In this paper, we show that broadband spectral data can be experimentally extracted from corrugated metallic surfaces consisting of a linear array of subwavelength grooves supporting tightly confined spoof plasmons. Using a combination of the scattering edge coupling method and short-time Fourier transform, we are able to discern the group velocity characteristics of a spoof plasmon pulse, which in turn allows for the extraction of broadband dispersion data from 0.4 to 1.44 THz in a single measurement. Refractive index sensing of various fluids is demonstrated at microliter volume quantities by monitoring changes in not only the dispersion relation but also the frequency-dependent attenuation of the spoof plasmons. This gives information about both the real and imaginary part of the refractive index of an analyte, indicating the potential for spoof plasmon surfaces to fully characterize substances in the terahertz regime. Lastly, we show that the strong electromagnetic field confinement near the effective spoof plasmon frequency allows for surface-enhanced absorption spectroscopy, demonstrated here with α-lactose monohydrate powder. This allows us to take a more spectroscopic approach to THz sensing whereby substances can be uniquely identified by their spectral fingerprints. The enhanced light-matter interactions that occur in the vicinity of the spoof plasmon surface allow for a more efficient use of the limited power of current terahertz sources. Together with the ability to integrate spoof plasmon surfaces with microfluidics and to freely design its electromagnetic properties, we believe that these surfaces can be a very versatile platform on which chip-scale terahertz sensing can be performed.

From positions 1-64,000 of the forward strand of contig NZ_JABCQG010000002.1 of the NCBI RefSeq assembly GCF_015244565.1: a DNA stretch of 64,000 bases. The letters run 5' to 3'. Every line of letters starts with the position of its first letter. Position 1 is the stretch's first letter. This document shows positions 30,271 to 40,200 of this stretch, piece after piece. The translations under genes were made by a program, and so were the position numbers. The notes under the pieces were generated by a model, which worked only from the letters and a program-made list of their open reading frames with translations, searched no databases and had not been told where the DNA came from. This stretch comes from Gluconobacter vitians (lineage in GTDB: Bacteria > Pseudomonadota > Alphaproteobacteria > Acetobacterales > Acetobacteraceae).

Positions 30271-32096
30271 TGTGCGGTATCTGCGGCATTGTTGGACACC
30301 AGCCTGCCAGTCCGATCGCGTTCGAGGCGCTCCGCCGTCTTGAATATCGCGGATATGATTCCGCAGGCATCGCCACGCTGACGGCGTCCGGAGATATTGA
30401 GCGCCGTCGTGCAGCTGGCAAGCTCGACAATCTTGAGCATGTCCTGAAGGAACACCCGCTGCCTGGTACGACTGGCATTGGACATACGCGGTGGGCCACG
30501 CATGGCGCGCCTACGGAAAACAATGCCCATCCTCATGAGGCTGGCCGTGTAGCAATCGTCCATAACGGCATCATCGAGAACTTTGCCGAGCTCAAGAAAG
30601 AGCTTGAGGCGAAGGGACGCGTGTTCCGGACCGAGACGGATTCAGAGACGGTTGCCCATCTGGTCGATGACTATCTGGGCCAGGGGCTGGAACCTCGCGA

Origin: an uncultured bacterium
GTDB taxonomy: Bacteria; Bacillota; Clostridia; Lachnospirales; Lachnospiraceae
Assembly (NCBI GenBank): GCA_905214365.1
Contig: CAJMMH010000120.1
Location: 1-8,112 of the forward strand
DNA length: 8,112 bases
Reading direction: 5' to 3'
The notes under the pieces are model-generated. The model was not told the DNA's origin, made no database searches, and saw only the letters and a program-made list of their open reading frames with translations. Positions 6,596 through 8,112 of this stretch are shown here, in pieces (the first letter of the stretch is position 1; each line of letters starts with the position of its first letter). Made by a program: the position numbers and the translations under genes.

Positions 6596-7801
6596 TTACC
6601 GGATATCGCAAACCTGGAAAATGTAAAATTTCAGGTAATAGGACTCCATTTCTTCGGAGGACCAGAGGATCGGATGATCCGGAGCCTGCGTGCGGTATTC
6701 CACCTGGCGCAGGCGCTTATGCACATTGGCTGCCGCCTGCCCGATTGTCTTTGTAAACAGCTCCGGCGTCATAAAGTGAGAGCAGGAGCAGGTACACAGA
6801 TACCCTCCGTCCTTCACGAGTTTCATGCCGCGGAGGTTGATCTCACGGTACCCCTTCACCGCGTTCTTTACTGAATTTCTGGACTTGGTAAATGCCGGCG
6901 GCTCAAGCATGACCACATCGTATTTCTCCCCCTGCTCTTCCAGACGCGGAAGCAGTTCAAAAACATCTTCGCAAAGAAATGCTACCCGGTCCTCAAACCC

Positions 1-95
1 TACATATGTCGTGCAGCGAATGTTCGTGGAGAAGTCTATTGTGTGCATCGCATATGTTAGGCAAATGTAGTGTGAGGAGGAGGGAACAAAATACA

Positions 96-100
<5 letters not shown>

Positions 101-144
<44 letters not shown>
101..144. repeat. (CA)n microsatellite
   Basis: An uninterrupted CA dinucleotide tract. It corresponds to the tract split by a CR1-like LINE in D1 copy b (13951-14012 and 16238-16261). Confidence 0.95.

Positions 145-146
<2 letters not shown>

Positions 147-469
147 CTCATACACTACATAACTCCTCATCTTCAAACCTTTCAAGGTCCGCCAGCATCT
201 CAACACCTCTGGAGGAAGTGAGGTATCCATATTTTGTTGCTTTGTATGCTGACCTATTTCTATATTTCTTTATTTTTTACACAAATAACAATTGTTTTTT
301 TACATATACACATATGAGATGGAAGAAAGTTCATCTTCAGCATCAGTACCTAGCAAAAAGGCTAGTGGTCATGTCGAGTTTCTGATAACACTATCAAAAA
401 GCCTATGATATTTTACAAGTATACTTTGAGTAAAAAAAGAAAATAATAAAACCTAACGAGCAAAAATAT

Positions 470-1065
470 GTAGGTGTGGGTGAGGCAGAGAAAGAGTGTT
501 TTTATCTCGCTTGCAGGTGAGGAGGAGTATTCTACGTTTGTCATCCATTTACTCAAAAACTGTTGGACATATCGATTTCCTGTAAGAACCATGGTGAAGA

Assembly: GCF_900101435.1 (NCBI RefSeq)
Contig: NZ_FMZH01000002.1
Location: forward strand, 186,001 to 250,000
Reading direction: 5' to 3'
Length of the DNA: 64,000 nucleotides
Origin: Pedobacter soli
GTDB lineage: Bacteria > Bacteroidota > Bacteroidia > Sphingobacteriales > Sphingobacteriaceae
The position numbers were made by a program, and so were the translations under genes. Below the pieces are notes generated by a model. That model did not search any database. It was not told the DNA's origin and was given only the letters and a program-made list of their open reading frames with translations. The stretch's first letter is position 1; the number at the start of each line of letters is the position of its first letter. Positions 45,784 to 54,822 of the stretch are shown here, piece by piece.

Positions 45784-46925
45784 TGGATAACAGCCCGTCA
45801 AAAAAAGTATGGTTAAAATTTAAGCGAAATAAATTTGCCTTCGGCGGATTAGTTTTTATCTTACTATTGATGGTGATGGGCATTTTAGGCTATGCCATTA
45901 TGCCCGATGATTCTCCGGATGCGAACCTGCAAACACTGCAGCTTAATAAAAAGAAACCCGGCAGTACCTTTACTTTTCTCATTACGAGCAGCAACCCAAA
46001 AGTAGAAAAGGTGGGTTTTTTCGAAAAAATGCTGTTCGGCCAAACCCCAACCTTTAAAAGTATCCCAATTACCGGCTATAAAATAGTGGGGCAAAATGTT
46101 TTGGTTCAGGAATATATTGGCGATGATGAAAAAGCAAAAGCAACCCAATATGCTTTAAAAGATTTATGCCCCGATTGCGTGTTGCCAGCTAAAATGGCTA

- subwavelength materials
ASJC Scopus subject areas
- Electronic, Optical and Magnetic Materials
- Atomic and Molecular Physics, and Optics
- Electrical and Electronic Engineering